Walking on Downtown Wilmington’s Riverwalk with some friends, we all came to the same conclusion: It was a hot, summer day and we wanted something that would cool us off and taste great. Of course, getting ice cream was the first thought that popped into our minds. We headed in the direction of Kilwins, a local ice cream shop, walking across the cobblestone street, and eagerly stepped into the long line of ice cream cravers. The smell of waffle cones alone coming from the ice cream shop was enough to make anyone’s mouth water, and as the minutes passed, we grew more anxious to get our hands on a giant waffle cone filled with heaping scoops of our favorite flavors.
There is a reason ice cream gets a whole month dedicated to it. While there are no records of when and where ice cream began, it has been delighting people as far back as the second century BC. There are records of people like Alexander the Great pining for snow and ice flavored with honey and nectar, and Roman Emperor Nero Claudius Caesar craving snow spruced up with fruits and juices. Dolley Madison even served a delicious strawberry ice cream creation for the second inauguration banquet for President Madison.
Classics like the ice cream sundae came around in the 1890’s, originally the ice cream “Sunday.” It was invented because people were concerned about drinking a sinfully rich ice cream soda on Sunday. The “ae” became the ending of the treat so there was no longer a connection with the Sabbath day. With ice cream making a huge breakthrough, it was not long before ice cream parlors and soda fountains were popping up everywhere. The profession of “soda jerk” derived from the frozen treat, and the 19th century proved that ice cream was not just an exotic treat for the elite anymore.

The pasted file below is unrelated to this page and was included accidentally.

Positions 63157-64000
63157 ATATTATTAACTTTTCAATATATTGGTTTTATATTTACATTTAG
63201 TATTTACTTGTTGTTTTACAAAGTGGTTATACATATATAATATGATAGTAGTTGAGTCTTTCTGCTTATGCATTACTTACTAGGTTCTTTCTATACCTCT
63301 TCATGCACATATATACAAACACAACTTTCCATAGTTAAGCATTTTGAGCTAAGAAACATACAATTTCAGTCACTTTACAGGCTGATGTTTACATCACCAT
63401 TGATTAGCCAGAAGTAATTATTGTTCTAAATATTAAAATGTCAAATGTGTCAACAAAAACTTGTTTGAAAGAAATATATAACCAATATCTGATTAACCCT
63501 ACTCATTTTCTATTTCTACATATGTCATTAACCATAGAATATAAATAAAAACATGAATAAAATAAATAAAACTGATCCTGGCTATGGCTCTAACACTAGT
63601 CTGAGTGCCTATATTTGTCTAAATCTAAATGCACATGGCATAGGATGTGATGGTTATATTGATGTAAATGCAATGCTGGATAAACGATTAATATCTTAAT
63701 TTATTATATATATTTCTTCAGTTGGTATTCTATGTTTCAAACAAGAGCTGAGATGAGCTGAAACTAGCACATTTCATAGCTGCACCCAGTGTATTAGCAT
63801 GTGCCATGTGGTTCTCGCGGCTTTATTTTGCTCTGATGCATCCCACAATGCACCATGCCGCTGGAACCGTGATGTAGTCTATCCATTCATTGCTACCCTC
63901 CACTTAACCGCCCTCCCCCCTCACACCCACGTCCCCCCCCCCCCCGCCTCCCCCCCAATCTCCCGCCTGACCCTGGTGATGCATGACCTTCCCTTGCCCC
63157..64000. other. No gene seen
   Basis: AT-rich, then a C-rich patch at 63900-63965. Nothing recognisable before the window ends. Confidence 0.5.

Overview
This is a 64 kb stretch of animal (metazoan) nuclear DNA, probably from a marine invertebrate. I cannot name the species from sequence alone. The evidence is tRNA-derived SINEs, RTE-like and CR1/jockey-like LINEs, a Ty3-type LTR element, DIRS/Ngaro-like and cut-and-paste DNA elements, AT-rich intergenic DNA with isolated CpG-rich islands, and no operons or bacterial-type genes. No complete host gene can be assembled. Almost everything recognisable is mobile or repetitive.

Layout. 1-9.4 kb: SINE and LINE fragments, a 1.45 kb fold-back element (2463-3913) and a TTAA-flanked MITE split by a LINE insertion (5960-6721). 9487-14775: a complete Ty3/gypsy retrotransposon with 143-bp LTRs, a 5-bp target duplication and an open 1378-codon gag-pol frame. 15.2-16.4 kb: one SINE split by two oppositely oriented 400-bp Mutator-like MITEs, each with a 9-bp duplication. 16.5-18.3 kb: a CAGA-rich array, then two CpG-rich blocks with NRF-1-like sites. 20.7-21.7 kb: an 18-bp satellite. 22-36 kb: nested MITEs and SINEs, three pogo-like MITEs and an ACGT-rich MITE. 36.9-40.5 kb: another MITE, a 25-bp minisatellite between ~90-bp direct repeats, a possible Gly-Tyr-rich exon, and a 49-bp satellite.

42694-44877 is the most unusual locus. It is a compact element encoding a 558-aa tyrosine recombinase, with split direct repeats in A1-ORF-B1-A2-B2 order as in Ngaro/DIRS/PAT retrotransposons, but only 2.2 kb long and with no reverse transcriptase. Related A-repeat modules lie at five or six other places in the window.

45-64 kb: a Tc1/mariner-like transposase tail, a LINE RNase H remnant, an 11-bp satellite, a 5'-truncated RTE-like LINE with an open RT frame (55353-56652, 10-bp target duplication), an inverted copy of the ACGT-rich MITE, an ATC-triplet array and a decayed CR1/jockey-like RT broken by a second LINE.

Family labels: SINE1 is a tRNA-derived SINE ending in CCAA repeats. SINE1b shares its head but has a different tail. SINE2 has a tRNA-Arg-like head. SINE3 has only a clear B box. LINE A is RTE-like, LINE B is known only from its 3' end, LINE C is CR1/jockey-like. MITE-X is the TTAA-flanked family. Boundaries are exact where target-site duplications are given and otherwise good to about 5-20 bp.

So if you are out wandering about on a hot day, or just have a hankering for some ice cream, here are a few places to get it around the South.
Kings Homemade Ice Cream, now a two-location business in Lewes and Milton, Delaware, first opened its doors to the public in 1972. The shops, both located in beautiful historic areas, have been satisfying customers for years.
Three brothers from Greece are the reason behind Savannah, Georgia’s, Leopold’s Ice Cream. Having learned the art of candy and dessert from an uncle already settled in America, the boys decided to open their own shop. Food service was added in the early years of the business, and the frozen delights have continued to satisfy for many generations.
In Miami, Florida, Walls Old Fashioned Ice Cream is a good place to stop for a cold treat. With creations like the Old Fashioned Strawberry Soda, and an array of flavors to choose from, you cannot go wrong. If you really have a sweet tooth, try some of Tom’s Homemade Fudge while you are there too!
Getting ice cream at the 1890’s Ice Cream Parlor & Fudge Shoppe will be like a step back in time. The authentically recreated store is nestled in the heart of the Old Country Store in Jackson, Tennessee. Satisfy your craving with a scoop or two of Moose Tracks. This ice cream shop was also named Top 50 Ice Cream Shops in America by USA Today.
For the rest of this month, celebrate National Ice Cream Month with this tasty treat. Branch out and try its many varieties, from the classic vanilla to delicacies like sweet potato. Enjoy the multiple cones to eat it in, too. Tell us your favorite ice cream flavor and the best place you went to get it as a kid.